Melghat was among the first 9 Tiger Reserves to be notified in 1973-74 under the prestigious Project Tiger movement. It is located in the Northern part of Amravati district, this is where Maharashtra meets Madhya Pradesh in the South Western Satpura mountain ranges. This Tiger Reserve is spread over 3600 sq km encompassing the Gugamal National Park, Melghat Wildlife Sanctuary and neighbouring rich deciduous Reserve Forests.
Most of the tourists combine their Melghat visit with a stay at the beautiful hill station of Chikhaldara, where they are able to trek to the imposing Gavilgad fort and reach some spectacular waterfalls.
What makes Melghat so special is the very interesting undulating landscape. Though this makes sighting of glamorous animals a little difficult as compared to many of the flatter forests, tourists are blessed with a great jungle experience. As the Sipna river beautifully weaves its way through the dry deciduous forest, it presents great photo opportunities. Added to this - are the tribal communities of Korkus and Gaolis who reside here and live very interesting lifestyles. It is always an experience to cherish to walk along the Sipna river with a Korku adivasi, as he catches fish with very interesting contraptions.
Birding has always been very special to Melghat. There is an ‘ullu’ - not just another owl, but an owlet that had been thought to be extinct for almost 113 years – The Forest Owlet!!! It was Pamela Ramussen an American ornithologist, who finally located one bird in the Satpura foothills in 1997. Till 1997, the only records of the bird were seven stuffed specimen in the British museum that were collected almost a century ago. Forests of Melghat also since then reported a few of these Owlets.
The forests also boast of a great diversity of other forest birds. You can hear the distinct and loud "line clear" calls of an Indian pitta, also called as the Navrang – for its ‘technicoloured’ form. During the forest safari drive, you can often sight the handsome crested serpent eagles and crested hawk eagles keeping a watch on their kingdoms. The racket tailed drongo adds a symphony – imitating over 15 types of other birds.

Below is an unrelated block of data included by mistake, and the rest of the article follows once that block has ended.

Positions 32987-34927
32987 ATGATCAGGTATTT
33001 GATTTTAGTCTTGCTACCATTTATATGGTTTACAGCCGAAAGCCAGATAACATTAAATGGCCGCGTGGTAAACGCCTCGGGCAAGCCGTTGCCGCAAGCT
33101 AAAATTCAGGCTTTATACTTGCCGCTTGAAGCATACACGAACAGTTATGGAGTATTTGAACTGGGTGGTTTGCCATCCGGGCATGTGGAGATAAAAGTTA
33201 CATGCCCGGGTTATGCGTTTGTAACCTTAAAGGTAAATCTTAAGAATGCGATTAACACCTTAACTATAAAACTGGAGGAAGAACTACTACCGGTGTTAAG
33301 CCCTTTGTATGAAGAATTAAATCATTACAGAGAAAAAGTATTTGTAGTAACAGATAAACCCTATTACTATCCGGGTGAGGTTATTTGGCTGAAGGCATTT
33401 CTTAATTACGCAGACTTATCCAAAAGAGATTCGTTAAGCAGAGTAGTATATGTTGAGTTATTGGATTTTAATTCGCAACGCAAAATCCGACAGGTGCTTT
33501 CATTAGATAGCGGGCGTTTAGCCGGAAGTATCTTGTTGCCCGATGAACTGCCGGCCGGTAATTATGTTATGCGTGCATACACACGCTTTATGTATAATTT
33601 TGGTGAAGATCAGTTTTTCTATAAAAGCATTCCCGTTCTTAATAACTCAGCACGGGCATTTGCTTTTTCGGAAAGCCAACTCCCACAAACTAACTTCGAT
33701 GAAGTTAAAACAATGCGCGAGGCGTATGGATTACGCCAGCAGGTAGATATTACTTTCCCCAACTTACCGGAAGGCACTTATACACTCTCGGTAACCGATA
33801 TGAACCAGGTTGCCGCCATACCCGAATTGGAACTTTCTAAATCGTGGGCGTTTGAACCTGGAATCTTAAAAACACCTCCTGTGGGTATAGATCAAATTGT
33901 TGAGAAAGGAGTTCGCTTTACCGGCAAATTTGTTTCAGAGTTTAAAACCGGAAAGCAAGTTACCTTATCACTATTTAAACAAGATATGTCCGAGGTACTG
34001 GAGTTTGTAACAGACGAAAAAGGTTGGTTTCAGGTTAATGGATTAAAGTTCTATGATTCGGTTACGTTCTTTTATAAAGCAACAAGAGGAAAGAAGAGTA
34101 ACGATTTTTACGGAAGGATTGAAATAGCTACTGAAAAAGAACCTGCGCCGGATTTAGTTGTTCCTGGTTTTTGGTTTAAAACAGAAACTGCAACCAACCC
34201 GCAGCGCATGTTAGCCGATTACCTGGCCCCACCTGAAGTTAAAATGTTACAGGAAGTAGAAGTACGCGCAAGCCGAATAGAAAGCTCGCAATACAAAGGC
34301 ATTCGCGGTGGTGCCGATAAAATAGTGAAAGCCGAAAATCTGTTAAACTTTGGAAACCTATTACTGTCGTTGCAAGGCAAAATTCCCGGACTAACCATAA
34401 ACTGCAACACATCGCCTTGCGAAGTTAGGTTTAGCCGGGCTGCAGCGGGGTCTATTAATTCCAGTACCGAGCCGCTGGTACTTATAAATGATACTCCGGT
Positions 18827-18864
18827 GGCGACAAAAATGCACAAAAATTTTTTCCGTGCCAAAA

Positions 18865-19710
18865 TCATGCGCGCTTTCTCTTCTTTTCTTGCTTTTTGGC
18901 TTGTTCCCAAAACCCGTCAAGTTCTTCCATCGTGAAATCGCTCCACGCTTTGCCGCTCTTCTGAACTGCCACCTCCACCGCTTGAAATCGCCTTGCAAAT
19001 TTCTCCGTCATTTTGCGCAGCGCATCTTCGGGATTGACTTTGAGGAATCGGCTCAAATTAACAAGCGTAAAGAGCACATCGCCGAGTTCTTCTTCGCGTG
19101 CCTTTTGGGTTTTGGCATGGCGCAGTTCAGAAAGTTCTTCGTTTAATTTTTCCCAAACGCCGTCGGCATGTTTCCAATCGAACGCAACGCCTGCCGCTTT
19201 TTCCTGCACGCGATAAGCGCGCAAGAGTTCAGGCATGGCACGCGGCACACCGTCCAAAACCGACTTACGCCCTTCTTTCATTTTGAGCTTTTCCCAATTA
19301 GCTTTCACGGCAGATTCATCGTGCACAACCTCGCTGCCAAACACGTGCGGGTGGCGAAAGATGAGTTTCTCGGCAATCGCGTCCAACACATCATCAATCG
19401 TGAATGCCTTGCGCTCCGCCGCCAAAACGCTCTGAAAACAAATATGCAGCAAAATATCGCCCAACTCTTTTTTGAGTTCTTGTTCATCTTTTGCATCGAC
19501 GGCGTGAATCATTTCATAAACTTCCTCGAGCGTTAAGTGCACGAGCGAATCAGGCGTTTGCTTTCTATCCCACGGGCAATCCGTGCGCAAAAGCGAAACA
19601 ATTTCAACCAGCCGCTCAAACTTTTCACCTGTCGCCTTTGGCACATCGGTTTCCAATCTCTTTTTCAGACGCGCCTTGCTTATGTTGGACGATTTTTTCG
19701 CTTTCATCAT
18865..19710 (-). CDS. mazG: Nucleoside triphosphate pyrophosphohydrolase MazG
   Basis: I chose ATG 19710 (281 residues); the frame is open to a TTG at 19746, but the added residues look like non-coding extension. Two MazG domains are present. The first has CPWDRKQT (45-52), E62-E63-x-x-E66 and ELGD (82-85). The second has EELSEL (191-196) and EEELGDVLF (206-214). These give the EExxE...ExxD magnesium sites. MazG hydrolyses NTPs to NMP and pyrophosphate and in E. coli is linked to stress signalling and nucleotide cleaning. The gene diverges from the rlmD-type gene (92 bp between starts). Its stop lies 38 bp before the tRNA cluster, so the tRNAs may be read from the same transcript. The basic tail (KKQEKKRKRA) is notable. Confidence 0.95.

Amongst mammals, a number of tourists are able to spot the tigers and leopards. But it is the sightings of sloth bear on road from Chikhaldara to Semadoh that leaves a indelible impression on many a mind. It is a treat to watch it as it moves in search of fallen fruits and insects on the forest floor.
The Semadoh tourist complex also boasts of a unique mammal – the flying squirrel. Very often after dusk, you can sight this arboreal mammal glide from one tree to another. It is a spectacle that you must witness to once in your life time indeed.
Melghat and its neighbouring hill station of Chikaldara have a long history.
Today, the need of the hour is to retain such areas of wilderness before they are captured for development.
Distance from Mumbai:700 kms.
October 1 - January 31 -- 7 am to 6 pm.
February 1 - June 15 -- 7 am to 7 pm.
June 16 - September 30 -- Closed.
Summer temperatures can sometimes cross 400C. In winter, Melghat is cool with mercury falling below 150C.
Heavy rainfalls in the range of over 1000 – 2500 mm often flood the Sipna river.The best time to visit is during December to May.
Stay: Rest-houses and Sankul at Semadoh. Rest house at Kolkaz has always been very popular with wild lifers.